Poll: Americans largely in favor of campaign spending limitations
Amid the flurry of cash directed at the presidential campaigns as well as congressional races, a new poll reveals that the American people aren’t pleased with the vast amount of fundraising now involved in elections.
An Associated Press-National Constitution Center poll found that 83% believe there should be at least some limits on the amount of money corporations, unions and other organizations are permitted to contribute to groups seeking to influence the outcome of presidential and congressional races. And 67% think that limits should also be placed on individual contributions to campaigns. That matches up with just 13% who don’t want limits on external contributions, and 28% who repudiate limits on individuals.
The poll comes during the first post-Citizens United presidential election, stemming from the 2010 Supreme Court decision which ceased limitations on campaign expenditures aimed toward independent organizations made by corporations, ruling them to be free speech protected under the Constitution.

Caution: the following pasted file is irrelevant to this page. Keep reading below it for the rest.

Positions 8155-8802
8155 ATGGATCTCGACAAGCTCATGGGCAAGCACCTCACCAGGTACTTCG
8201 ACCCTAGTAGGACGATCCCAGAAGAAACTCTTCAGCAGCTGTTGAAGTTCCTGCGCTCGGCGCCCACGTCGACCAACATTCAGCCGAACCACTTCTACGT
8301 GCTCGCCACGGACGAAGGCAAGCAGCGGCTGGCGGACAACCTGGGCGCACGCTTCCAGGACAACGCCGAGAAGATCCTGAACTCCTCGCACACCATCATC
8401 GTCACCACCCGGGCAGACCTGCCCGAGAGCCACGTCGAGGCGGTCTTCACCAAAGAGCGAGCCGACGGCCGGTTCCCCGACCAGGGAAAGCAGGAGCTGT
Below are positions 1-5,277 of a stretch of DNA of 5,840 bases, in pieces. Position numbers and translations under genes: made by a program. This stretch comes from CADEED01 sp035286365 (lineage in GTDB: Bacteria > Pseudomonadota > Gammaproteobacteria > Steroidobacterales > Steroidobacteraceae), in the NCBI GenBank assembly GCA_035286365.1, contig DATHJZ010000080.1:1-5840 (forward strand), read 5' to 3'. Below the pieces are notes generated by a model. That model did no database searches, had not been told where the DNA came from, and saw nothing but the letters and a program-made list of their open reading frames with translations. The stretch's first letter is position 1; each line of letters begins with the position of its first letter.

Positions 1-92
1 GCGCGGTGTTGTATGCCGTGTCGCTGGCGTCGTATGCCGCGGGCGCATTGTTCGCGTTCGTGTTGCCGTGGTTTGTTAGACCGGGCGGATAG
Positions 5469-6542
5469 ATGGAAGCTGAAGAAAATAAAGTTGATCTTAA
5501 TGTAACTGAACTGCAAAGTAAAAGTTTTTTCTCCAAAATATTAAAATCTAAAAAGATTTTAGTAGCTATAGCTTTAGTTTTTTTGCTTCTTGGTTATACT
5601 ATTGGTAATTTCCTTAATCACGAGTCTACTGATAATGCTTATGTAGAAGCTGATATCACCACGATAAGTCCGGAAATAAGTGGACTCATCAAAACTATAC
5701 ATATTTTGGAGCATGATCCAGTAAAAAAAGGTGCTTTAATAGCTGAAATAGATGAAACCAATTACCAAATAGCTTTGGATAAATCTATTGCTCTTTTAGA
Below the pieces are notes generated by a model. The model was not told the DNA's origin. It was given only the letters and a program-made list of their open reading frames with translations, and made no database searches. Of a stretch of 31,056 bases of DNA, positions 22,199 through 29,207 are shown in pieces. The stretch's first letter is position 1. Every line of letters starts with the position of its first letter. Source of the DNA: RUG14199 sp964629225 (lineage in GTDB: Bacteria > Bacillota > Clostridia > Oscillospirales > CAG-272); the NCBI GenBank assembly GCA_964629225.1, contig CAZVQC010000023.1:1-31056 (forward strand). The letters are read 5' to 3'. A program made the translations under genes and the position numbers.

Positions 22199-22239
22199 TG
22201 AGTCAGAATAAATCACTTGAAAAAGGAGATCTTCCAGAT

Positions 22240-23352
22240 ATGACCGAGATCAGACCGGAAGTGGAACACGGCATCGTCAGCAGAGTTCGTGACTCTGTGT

The Los Angeles Times has detailed much of the money spent by third-party groups on either side of the presidential race, which as of Sunday has topped $152 million since April. That spending is dominated by spending against President Obama, ($88.9 million), compared with the relatively small amount spent so far against Mitt Romney ($34.9 million).
Americans for Prosperity, a conservative nonprofit advocacy group heavily backed by the well-known Koch brothers, top the list of groups working against Obama, spending $30.8 million on “issue ads.” Restore Our Future, a group formed by former aides of Romney’s campaign, narrowly trails AFP with $28.4 million.
Spending against Romney, on the other hand, is singularly dominated by Priorities USA Action’s $26.4 million, which accounts for over 75% of the total spending against the Republican candidate. Priorities USA Action, like Restore Our Future, was started by former White House aides.
Tellingly, opposition spending dwarfs spending made in favor of either candidate, with just $4.8 million spent in support of Obama, and $13 million spent in favor of Romney.
As for the presidential rivals themselves, Obama and the Democratic Party, for the first time since April, recently out-raised Romney and the Republican National Committee during August, $114 million to $111.6 million. Through August, Obama and the DNC lead Romney and the RNC in fundraising $747.4 million to $645.9 million.
Romney has repeatedly defended the ruling in Citizens United, while Obama has called for it to be overturned.
The AP-National Constitution Center Poll was conducted between Aug. 16-20 with landline and cellphone interviews among 1,006 individuals with a margin of error of +/- 3.9 points.
— Matea Gold and Melanie Mason contributed to this report
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